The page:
transgendered in the media

It's good that transgender issues are out in the spotlight and people are becoming more aware but there is a flip side. Suddenly we are seeing in great detail much of the great turmoil that some go through to find themselves and in the process the condition is being ridiculed.

Take the example of Dawn Ennis who has now flipped twice on the issue. Formerly known as Don, she was given female hormones to delay puberty by her mother to prolong a child acting career. But whether or not Ennis's condition is legitimate or simply rooted in a plea for psychological help, we are being treated to a media circus which demeans the experience of others.

The tragic story of Christine Daniels served as cautionary tale for many of us but it also was made into fodder for seeing the transgender condition as being rooted in deep mental disorder. The great media pressure that Ms. Daniels was under was undoubtedly a pivotal factor in the suicide and a testament to how much pain she was in. Reverting to life as Mike Penner was probably a reactionary move to relieve that pressure: a last desperate act.

When things like this happen, religious zealots, biased critics and the uninformed but well meaning public join a chorus that begins to see all this as somehow less legitimate. I suppose this is the price to be paid in order to reap the benefits of education but I myself must admit to cringing everytime I see a story that spurs mocking and derision. Sometimes this criticism is warranted but I can't help that feel that it plays into the hands of those just waiting to delegitimize the entire condition.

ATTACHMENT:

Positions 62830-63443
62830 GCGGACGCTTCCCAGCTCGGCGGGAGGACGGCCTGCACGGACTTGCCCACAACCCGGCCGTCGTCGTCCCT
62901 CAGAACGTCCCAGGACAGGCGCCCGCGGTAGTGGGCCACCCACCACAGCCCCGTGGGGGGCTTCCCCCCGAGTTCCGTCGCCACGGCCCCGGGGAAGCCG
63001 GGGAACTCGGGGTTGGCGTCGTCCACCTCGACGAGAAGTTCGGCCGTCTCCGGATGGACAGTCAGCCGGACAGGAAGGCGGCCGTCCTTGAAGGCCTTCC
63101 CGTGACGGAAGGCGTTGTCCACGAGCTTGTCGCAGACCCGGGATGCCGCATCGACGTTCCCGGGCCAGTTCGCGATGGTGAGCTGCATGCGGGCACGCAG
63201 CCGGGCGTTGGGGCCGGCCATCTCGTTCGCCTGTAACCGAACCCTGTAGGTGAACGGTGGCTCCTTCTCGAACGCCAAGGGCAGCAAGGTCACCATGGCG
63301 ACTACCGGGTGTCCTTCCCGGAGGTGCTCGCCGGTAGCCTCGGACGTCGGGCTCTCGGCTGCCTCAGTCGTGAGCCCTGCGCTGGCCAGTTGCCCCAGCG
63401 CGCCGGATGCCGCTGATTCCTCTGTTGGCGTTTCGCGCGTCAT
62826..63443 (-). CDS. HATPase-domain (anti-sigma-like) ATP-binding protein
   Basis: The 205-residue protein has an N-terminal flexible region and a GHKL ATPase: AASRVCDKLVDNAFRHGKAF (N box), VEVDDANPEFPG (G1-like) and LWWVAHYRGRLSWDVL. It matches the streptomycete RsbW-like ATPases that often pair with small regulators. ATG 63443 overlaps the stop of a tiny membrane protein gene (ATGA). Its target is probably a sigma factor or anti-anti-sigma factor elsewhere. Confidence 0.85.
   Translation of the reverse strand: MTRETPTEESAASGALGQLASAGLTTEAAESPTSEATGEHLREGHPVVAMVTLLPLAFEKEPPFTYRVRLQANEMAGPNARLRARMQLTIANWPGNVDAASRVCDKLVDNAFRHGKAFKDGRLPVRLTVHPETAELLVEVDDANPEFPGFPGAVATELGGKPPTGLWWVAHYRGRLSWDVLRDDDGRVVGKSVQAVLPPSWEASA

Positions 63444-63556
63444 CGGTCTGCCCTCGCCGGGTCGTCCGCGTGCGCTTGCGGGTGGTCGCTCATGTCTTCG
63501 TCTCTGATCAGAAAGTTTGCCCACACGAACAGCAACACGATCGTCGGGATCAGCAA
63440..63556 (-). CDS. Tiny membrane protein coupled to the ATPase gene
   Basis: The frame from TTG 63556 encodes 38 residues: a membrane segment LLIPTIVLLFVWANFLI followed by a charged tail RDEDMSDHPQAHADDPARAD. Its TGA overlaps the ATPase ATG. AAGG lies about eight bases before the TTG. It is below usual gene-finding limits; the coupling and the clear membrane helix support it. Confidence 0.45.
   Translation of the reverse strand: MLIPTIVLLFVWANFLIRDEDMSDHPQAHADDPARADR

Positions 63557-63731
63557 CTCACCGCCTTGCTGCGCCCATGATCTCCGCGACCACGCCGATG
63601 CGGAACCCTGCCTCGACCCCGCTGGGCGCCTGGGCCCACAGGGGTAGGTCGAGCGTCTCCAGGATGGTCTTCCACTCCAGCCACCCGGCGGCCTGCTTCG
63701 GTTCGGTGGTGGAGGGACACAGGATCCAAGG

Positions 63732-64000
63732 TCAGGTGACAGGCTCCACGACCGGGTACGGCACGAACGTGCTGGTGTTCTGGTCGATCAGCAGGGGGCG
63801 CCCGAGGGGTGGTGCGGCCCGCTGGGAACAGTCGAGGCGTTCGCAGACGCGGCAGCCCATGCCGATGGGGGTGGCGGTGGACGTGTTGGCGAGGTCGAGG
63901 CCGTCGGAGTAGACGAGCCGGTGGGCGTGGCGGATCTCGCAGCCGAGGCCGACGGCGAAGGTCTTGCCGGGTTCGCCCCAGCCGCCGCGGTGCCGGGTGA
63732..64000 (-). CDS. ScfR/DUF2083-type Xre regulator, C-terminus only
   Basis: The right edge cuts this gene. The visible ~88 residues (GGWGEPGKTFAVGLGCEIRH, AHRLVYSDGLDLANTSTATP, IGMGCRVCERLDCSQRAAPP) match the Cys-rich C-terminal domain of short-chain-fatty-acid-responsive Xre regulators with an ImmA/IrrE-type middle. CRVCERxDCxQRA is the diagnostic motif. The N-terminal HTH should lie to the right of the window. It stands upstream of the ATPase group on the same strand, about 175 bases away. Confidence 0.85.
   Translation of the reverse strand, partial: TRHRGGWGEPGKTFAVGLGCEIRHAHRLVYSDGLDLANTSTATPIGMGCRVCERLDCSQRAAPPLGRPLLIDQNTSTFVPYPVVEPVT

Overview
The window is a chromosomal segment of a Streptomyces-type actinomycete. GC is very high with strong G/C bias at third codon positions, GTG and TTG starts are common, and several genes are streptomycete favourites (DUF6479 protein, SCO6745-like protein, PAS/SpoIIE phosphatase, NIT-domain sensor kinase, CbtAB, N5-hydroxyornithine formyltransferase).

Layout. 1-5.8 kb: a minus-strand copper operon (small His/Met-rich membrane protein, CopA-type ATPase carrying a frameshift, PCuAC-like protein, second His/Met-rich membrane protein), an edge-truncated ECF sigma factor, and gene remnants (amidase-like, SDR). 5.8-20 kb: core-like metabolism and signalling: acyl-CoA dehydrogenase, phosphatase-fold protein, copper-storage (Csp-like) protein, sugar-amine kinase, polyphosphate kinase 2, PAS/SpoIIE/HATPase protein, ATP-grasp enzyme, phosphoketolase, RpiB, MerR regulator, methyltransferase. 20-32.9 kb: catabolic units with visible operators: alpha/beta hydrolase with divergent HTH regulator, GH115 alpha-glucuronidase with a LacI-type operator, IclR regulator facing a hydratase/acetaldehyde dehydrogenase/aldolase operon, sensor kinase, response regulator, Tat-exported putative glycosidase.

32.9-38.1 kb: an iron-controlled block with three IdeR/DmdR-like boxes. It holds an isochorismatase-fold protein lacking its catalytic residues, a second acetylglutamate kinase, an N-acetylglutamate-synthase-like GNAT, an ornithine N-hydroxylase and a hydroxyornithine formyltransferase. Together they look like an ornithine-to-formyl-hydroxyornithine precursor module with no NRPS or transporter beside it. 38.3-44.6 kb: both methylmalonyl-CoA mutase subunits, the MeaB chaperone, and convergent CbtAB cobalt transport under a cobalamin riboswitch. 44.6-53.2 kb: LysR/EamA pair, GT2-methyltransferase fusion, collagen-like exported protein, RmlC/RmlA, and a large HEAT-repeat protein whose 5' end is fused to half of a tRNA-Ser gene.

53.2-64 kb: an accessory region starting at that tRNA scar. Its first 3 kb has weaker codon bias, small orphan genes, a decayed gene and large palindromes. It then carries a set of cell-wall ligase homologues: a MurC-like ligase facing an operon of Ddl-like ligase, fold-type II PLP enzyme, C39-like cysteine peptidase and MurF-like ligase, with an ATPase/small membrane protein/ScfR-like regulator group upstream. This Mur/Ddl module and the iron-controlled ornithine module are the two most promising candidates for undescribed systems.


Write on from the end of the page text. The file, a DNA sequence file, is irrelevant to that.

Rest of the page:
Still, if we look at sexual orientation as the example we can take solace in the fact that despite a rocky history, there have been great strides made over the decades.

I tell myself that every time I feel like cringing at the media circus.

media circus


Comments

  1. Notwithstanding claims that journalism serves a higher good there is always a living to be made and mass media has to sell product. Sensationalism sells so I would not be too critical nor expect things to change. Ho-hum stories about a happy and content TS are a dime a dozen...as would be stories about folks like you and I who go about our lives in relative peace and privacy. There is little newsworthy about a middle aged man dressing as a woman and driving about town or stopping here and there for a mundane errand.

    Pat

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  2. Actually I might beg to differ Pat. It is the combined effortbif all of us doing our little mundane activities that puts us on the map. No sensationalism but just normal everyday things that publicize and paints us in a better light. Thanks for sharing!

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